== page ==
Pvt. Earl Ray Simpson

    Pvt. Earl R. Simpson was born on November 27, 1917, to Percy H. Simpson & Myrtle A. Leap-Simpson in Ashland County, Kentucky.  It is known that he had a twin sister, and that he was called “Ray” by his family and friends.  With his three sisters and six brothers, he grew up in Ashland, Kentucky.  Like many others of the time, he left school after the eighth grade.  He worked as an automobile mechanic.   On August 9, 1939, he married to Wanda Workman and became the father of a daughter.

   On January 30, 1941, Ray was inducted into the U.S. Army in Huntington, West Virginia and was sent to Fort Knox, Kentucky, for basic training.  After basic training, he was assigned to the 19th Ordnance Battalion as a tank mechanic. 

    At some point after Ray was assigned there, A Company of the battalion was designated as the 17th Ordnance Company.  Ray became a member of the new unit.  The company trained on the tanks of the 192nd Tank Battalion.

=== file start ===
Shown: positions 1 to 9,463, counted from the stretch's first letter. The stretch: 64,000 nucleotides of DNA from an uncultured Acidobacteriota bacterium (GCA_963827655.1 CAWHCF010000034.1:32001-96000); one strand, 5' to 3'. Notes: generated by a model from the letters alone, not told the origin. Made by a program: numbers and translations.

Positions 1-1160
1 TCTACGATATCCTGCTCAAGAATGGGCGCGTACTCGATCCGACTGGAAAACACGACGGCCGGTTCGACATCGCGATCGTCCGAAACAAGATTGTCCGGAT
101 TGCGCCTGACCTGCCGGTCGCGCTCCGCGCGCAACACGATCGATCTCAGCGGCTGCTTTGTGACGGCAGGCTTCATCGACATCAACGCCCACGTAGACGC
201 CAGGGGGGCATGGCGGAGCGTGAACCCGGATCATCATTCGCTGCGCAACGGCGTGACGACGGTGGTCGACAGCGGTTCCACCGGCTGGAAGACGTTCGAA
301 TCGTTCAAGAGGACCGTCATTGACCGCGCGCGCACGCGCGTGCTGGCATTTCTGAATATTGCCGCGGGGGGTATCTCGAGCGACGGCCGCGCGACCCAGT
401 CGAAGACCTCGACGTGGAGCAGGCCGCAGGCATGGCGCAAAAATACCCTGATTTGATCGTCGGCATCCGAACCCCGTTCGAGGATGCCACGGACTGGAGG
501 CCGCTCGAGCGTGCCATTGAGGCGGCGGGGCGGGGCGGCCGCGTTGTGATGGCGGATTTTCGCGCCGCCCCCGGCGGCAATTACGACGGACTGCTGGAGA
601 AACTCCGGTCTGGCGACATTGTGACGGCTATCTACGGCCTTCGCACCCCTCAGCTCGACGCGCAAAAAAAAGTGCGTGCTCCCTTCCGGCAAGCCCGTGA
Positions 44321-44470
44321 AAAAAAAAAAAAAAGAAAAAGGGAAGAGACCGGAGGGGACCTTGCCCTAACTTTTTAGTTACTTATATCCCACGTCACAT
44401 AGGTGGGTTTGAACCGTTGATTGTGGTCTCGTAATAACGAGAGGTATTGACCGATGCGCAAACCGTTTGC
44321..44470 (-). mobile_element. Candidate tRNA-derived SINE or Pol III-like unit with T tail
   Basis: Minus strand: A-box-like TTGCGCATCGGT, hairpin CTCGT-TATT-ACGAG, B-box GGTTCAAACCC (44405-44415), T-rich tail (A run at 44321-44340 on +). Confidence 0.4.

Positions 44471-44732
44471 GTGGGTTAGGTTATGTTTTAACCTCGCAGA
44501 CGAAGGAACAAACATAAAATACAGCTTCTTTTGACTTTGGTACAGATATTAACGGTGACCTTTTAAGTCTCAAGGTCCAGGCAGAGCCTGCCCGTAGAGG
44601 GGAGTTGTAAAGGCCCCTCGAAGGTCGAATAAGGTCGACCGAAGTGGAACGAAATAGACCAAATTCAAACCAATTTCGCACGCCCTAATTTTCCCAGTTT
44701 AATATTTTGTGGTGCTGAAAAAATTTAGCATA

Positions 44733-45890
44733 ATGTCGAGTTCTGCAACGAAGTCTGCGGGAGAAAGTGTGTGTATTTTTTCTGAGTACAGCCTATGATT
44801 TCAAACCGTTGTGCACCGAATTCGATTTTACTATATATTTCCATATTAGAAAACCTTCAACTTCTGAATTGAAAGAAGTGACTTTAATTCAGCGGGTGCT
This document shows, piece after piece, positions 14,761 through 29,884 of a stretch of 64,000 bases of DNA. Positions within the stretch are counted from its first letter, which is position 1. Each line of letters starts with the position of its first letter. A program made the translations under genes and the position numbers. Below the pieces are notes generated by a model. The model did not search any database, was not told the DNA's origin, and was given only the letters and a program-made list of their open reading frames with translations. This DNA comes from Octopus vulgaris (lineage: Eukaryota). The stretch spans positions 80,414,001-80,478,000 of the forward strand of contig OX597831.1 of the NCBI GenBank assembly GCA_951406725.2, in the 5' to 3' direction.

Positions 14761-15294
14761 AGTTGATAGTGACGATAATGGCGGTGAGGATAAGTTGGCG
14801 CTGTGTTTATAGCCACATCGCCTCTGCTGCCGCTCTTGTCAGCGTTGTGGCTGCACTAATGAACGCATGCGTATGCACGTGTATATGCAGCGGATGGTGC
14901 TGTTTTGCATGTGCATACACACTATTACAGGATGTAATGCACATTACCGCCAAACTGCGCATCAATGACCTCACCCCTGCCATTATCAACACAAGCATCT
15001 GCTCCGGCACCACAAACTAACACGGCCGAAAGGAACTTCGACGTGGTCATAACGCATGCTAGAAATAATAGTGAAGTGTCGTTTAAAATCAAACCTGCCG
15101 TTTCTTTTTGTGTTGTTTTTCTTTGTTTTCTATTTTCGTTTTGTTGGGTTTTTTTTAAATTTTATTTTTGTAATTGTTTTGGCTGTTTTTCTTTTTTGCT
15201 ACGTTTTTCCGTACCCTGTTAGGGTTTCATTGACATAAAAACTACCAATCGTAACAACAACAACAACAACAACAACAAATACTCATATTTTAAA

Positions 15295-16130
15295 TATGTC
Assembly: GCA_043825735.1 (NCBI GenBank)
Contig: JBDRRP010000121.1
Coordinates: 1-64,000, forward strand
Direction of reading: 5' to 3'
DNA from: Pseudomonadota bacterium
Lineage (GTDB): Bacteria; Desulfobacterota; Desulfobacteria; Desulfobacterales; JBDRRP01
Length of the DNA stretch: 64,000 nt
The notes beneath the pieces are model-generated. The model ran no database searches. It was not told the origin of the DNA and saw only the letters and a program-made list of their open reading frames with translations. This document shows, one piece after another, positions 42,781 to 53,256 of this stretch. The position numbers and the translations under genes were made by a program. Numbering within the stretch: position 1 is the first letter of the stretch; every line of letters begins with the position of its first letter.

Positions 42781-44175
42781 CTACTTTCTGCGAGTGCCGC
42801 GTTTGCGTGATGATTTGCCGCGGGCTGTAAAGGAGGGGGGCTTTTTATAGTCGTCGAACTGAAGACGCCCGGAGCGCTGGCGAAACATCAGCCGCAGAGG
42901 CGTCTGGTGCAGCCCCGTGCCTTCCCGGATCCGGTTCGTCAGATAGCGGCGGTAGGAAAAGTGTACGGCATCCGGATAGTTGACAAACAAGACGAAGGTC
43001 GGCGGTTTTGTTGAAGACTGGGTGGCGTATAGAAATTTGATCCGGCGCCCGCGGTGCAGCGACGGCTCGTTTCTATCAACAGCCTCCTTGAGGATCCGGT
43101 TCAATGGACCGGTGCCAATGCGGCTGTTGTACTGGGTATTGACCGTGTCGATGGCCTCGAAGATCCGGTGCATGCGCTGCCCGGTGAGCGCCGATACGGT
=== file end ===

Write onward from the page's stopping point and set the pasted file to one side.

In the late summer of 1941, the decision had been made to build up the American forces in the Philippines.  The company was sent by train to San Francisco and then ferried to Angel Island.  On the island, the soldiers were given physicals and inoculated.   Any man found unfit for overseas duty, was transferred out of the company and replaced.

    On September 8th, the ship sailed for Hawaii.  It arrived there on the September 13th and the soldiers were given day passes.  At 5:00 P.M. on the same day, the ship sailed for the Philippines.

    The ship was escorted by a cruiser, the USS Astoria on this part of the trip.  The ships also sailed a southerly route to avoid the normal shipping lanes.  It arrived in Manila Bay at 7:00 A.M. on September 26th. 

    After the ship docked, it was 17th Ordnance job to unload the tanks, of the 194th Tank Battalion, from the ship.  The members of the company had to attach the turrets to the tanks.  They had been removed because the tanks could not fit into the hold with them on the tanks.